Beat Work Stress

Stress in the workplace has reached epidemic proportions and the personal and financial costs are enormous. I have developed a free workplace workshop to ‘Beat Work Stress’. It is entertaining and interactive leaving participants with 3 concrete methods to help reduce and alleviate stress at work and home. It is offered and presented by Coaching For High Performance to companies and non profit groups within 35 km. of my office in Milton, Ontario. Please contact me to discuss how this could help your employees.

Below are excerpts from and excellent article from Morneau Shepell. The stress factor and its impact on employees’ mental and physical health.

The major source of negative workplace stress for employees, as reported by researcher C. Williams, is too many hours and too many demands. These concerns were reported by workers of every age, gender and sector. Additionally, the stress being experienced in one’s personal life was not thought of in relation to the employee’s work experience. The most common sources of stimuli that can facilitate employee stress levels are environmental (e.g. noise and air pollution), social (e.g. peer pressure and negative workplace), psychological (anxiety disorder, etc.), emotional (e.g. anger management), physical (health state, weight, and so on), and financial (e.g. debt). Whether an employee is experiencing eustress or distress, it is important to be aware that how they react is far more important than the stress itself. Stress itself is not good or bad. Ensuring that employees are taking a mindful approach to addressing stress can have positive effects on mental and physical health, resulting in increased engagement and productivity.
The Your Life at Work study, conducted through The Globe and Mail, found that 60 per cent of employees in Canada reported that they go to work each day feeling stressed. According to a survey conducted by The Globe and Mail, 60 per cent of employees experience stress that is taxing overall health, engagement and productivity. Within Canadian workplaces, stress is becoming a health issue of increasing concern. According to The Canadian Encyclopedia, stress and mental health issues are estimated to cost the Canadian economy $33 billion a year in lost productivity. In 2010, more than one in four Canadian workers described their everyday lives as highly stressful, meaning that nearly 3.7 million working adults went through a normal day feeling a high level of stress, and an additional 6.3 million identified as being ‘a bit’ stressed. The rates of stress have continued to increase since 2010. A recent study done by Benefits Canada magazine found that 58 per cent of respondents reported feeling job-related stress on a daily basis. The cause of stress among employees is wide-ranging. Workers report being stressed for personal reasons (e.g. time, financial) just as much as they are stressed for work-related reasons (e.g. work demand).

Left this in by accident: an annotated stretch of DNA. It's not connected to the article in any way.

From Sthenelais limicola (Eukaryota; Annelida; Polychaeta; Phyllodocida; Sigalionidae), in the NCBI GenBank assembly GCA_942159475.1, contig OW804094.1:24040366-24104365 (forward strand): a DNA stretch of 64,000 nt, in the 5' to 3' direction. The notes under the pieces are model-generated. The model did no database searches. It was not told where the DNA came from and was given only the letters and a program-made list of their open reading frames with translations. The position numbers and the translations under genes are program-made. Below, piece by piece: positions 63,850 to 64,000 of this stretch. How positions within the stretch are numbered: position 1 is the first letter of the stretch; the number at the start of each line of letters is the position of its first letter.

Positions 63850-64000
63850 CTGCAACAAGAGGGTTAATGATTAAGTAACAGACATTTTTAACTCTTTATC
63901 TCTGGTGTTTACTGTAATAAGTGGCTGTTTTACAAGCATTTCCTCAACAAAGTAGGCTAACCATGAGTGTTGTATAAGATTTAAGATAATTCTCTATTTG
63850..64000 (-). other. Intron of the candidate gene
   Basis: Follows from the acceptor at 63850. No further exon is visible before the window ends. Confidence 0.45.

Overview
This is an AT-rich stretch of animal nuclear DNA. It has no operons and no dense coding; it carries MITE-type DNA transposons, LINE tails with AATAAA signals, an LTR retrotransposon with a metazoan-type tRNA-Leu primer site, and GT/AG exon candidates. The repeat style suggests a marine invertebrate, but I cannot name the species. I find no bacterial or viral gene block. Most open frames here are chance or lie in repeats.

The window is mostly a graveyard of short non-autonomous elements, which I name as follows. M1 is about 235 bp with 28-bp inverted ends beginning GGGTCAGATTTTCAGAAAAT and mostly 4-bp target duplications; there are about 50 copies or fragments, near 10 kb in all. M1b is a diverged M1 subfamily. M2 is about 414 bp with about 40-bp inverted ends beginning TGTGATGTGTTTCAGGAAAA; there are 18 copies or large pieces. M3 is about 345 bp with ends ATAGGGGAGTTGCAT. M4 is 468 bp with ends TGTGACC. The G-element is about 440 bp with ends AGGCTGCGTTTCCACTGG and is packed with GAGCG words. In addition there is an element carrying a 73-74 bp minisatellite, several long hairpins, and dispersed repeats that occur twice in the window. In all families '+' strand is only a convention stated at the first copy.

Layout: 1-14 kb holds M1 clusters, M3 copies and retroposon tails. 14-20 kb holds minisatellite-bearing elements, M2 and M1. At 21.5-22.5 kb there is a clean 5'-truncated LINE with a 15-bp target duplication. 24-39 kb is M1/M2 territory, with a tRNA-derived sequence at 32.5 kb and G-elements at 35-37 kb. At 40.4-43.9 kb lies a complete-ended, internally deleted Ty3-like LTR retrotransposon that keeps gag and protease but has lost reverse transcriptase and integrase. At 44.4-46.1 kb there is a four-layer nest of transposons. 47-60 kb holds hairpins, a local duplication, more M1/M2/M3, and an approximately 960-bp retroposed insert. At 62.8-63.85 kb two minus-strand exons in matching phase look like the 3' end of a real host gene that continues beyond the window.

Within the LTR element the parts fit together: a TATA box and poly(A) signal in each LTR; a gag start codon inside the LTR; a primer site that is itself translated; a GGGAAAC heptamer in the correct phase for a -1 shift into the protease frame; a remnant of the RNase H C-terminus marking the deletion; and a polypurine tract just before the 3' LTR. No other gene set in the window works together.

It is not the amount of stress that determines a person’s stress level, it is how they are able to process and cope with stress from a cognitive perspective. Every employee maintains a unique threshold when it comes to stress. Different stressors affect people in different ways, with some people having more developed coping skills than others, allowing them to deal with higher levels of stress. The better an employee can manage their psychological state of mind, the more likely they will be able to deal with the stress they are facing. No two people evaluate an external stressor in the same way; what might be stressful to one employee may not cause stress to another. A person’s cognitive appraisal skills influence thinking and action: • Primary appraisal: Recognition of the stressor and its potential threat. • Secondary appraisal: Identification of the stress and determination of how to cope. Primary appraisal refers to our initial, subjective evaluation of a situation when we balance the demands of a potentially stressful situation against our ability to meet these demands. There are three categories of primary appraisals: • Harm/loss: Impact or damage has occurred to an employee (e.g. fired from a job); • Threat: There is a potential for harm or loss (for example, possible cutbacks); • Challenge: There is an opportunity for personal and emotional gain, but the employee must focus all their physical and psychological energy to succeed in this challenge. Lazarus warned that in any stressful situation it may be difficult for an employee to clearly determine which of the three appraisals mentioned above is impacting them psychologically. When an employee is overwhelmed and cannot get a psychological bearing on the degree of threat or the necessary response, it is normal for the body to drive physiological change (e.g. fight or flight response takes over) with the goal of protecting itself. After an employee has assessed the perceived stress, they automatically move into what Lazarus referred to as the secondary appraisal. This occurs when one starts to mentally collect the internal resources they have at their disposal, to assist in coping with the current situation. This may include psychological, social and physical resources. Once this internal inventory has been completed, the person is then faced with determining what action they can take to avoid the situation or stop to address the external stressor.